Little Sonny (real name Aaron Willis) is an Alabama born blues harmonica player not surprisingly often confused with Sonny Boy Williamson (the Chess Records harmonica player) because of his chosen instrument and his nickname. Little Sonny is less well known than his more famous mentor from Tennessee, but nonetheless produced some great records that deserve your attention – especially if you like your Blues with a Funky feel.
Just approaching his Forties, Willis started a trio of albums for Stax and its subsidiary label Enterprise in the early Seventies. “New King Of Blues Harmonica” came first in 1970 with “Hard Goin’ Up” being number three in 1973 (it charted Stateside). “Black & Blue” is the one in the middle – released in 1972 on Enterprise ENS 1018 in the USA – and then remastered and reissued onto this now rare US-only CD in 1992.
His backup band for the album was TOMMY WILLIAMS on Tenor And Baritone Saxophones, RON GORDEN on Organ, BOBBY MANUEL and EDDIE WALLIS on Guitars with WILLIAM HALL on Drums. The Horns were arranged and played by THE BAR-KAYS and production handled by ZORN PRODUCTIONS and AL BELL (Tracks 3, 4, 7 and 9). The tapes were remastered by PHIL DE LANCIE at the Fantasy Studios in the USA and the sound quality is great – full, clear and with muscle where it’s needed. There’s no compression and virtually no hiss.
Stax SCD-8575-2 breaks down as follows (37:35 minutes):
1. Hung Up [Little Sonny writer]
2. Sonny's Fever (Instrumental) [Little Sonny writer]
3. You Got A Good Thing [Bettye Crutcher/Bobby Manuel writers]
4. A Woman Named Trouble [Bettye Crutcher/Bobby Manuel writers]
5. Honest I Do [Jimmy Reed cover]
6. Wade In The Water (Instrumental) [Traditional Song cover]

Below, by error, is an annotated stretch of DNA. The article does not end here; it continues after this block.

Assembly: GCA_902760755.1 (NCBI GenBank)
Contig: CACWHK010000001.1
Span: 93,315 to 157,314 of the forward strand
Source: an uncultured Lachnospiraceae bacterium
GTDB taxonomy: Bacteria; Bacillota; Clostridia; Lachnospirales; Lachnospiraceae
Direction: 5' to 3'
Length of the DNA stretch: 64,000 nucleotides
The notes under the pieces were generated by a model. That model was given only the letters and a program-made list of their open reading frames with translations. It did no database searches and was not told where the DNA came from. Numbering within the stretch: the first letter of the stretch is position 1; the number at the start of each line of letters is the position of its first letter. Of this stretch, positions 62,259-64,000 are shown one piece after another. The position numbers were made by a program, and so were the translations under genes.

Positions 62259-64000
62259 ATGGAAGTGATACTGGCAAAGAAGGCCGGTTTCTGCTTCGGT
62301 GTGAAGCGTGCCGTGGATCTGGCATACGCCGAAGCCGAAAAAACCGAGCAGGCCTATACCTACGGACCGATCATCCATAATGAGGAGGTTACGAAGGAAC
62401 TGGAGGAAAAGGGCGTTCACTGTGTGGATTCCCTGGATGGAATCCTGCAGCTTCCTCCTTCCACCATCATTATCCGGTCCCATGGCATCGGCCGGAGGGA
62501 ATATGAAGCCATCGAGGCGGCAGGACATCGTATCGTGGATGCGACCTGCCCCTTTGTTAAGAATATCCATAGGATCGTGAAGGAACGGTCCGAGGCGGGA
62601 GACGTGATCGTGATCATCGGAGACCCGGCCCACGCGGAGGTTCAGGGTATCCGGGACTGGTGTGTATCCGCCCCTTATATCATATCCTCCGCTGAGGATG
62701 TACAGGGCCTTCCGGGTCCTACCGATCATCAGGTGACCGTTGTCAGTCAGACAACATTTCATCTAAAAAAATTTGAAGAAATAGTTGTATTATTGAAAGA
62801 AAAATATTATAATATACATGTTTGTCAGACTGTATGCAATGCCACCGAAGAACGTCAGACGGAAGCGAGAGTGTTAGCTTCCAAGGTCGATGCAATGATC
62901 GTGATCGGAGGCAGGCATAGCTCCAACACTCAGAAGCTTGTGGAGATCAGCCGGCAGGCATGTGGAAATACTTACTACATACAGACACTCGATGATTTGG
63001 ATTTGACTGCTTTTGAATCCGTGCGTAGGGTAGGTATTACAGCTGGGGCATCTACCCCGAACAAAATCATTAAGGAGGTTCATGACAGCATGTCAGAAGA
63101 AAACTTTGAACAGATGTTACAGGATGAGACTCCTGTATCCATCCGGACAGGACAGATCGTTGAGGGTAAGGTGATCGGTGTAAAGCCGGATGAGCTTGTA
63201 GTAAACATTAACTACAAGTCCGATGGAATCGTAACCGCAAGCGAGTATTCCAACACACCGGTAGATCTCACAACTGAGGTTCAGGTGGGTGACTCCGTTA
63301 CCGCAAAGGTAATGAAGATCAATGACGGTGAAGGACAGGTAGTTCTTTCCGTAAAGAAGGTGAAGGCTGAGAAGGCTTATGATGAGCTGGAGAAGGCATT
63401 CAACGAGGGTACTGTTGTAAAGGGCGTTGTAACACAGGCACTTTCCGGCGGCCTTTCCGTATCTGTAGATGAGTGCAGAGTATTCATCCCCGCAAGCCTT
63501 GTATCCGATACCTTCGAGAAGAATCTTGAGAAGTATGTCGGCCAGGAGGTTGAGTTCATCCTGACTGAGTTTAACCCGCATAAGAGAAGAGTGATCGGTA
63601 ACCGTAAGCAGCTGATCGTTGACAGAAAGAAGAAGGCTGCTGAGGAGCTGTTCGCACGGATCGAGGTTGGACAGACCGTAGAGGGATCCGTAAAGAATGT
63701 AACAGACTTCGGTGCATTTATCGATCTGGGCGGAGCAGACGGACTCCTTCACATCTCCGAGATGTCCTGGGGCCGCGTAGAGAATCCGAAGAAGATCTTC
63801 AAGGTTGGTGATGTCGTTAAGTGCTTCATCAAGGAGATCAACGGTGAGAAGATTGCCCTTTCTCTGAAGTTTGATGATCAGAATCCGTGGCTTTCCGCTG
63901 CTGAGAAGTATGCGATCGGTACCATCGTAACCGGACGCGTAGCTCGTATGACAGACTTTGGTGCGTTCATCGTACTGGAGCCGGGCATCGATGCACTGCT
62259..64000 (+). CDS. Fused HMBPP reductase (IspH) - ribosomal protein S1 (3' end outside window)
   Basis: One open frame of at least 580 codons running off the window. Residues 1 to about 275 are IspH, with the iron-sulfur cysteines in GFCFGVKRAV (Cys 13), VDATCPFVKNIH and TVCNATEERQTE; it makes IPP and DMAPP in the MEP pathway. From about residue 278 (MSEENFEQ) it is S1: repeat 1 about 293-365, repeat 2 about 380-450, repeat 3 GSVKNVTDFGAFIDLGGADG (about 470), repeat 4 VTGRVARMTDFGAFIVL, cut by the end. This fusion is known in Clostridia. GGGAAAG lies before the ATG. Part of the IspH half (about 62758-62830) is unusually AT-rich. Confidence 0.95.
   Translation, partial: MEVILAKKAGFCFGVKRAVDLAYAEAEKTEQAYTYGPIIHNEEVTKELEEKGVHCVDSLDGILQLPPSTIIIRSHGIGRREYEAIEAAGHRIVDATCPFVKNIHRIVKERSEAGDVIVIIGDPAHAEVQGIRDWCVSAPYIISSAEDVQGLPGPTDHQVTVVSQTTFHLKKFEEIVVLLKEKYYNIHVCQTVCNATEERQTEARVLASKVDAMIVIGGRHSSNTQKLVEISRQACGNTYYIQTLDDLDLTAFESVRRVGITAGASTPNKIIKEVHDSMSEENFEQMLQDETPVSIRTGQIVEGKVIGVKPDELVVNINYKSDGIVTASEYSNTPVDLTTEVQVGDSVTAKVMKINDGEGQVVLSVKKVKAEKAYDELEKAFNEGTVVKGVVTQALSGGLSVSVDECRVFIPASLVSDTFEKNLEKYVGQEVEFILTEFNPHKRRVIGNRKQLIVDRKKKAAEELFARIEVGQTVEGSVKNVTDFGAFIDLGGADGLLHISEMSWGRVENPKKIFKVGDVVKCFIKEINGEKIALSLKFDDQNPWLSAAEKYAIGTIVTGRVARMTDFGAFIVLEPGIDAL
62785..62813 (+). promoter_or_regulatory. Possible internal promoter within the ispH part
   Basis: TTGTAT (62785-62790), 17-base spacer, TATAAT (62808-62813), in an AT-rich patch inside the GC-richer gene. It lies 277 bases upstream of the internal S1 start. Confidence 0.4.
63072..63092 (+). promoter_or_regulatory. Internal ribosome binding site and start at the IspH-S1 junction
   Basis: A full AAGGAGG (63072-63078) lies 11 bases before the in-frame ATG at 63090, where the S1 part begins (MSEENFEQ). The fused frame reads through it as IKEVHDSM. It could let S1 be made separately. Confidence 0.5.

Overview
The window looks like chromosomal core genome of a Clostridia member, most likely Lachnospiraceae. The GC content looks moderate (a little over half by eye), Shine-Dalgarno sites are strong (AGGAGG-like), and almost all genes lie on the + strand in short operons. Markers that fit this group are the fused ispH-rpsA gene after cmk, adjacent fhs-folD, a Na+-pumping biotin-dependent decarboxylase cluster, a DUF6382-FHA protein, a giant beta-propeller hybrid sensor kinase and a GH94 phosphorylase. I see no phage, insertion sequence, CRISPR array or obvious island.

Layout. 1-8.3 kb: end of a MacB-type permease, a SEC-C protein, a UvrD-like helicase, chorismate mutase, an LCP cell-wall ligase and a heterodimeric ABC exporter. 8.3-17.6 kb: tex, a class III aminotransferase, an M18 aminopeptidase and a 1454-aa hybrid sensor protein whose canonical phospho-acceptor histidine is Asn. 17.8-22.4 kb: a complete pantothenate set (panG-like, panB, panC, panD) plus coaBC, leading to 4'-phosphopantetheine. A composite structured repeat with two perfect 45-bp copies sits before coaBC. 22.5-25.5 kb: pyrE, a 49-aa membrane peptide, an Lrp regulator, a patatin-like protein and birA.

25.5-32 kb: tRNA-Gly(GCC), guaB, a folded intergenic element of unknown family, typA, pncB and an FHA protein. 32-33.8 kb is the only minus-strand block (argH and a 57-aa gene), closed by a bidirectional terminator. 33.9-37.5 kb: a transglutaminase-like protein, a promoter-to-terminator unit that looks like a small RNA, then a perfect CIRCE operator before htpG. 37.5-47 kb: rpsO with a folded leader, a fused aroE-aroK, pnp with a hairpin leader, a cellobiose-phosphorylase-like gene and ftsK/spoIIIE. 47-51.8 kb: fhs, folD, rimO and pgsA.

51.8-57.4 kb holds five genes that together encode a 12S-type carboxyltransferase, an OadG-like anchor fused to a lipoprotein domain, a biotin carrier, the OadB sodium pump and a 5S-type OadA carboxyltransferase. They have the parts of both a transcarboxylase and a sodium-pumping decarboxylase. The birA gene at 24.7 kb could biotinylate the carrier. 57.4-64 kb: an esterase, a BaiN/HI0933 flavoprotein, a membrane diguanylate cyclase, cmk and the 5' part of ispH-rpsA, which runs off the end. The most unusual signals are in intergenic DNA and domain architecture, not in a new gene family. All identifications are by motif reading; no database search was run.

1. Paying Through The Nose [Bettye Crutcher/Bobby Manuel writers]
2. Memphis B-K (Instrumental) [Little Sonny writer]
3. Where Women Got Meat On Their Bones [Bettye Crutcher/Bobby Manuel writers]
4. I Found Love [Arzel Hill writer]
5. They Want Money [Little Sonny writer]
Musically “Black & Blue” in the vein of Albert King blues except that a harmonica and brass are to the fore rather than a guitar – and more Funk-Soul than Blues. Gems include the funky and irresistible opener “Hung Up” and the ABC-Dunhill Bobby Bland 1970-‘s feel of “You Got A Good Thing” which was issued as a 45 on Enterprise ENA-9034 in 1971 in the States with “A Woman Named Trouble” as its B-side.
As you can see from the track list above, there are 3 instrumentals – each of them has been huge on the dancefloor circuit of the UK. “Wade In The Water” is faster and funkier than the Ramsey Lewis Trio and Marlena Shaw versions of 1966 and not surprisingly has become a Mod favourite – turning up on those cool Ace/Kent CD compilations and BGP LP releases (Beats Goes Public). The hand-clapping harmonica funk of “Memphis B-K” has graced Luv N’ Haight compilations – a sure sign of quality – and on top of all this is one of the great unsung lady-heroes of Soul and Funk – BETTYE CRUTCHER – whose song-writing has made many a Stax platter shine with wit and talent (the lyrics to “Where Women Got Meat On Their Bones” title this review).
So there you have it, a cool little album that’s short but oh so sweet. And although it’s rare and may cost – it’s absolutely worth you seeking out – especially given the quality of the tunes and the fab remastered sound…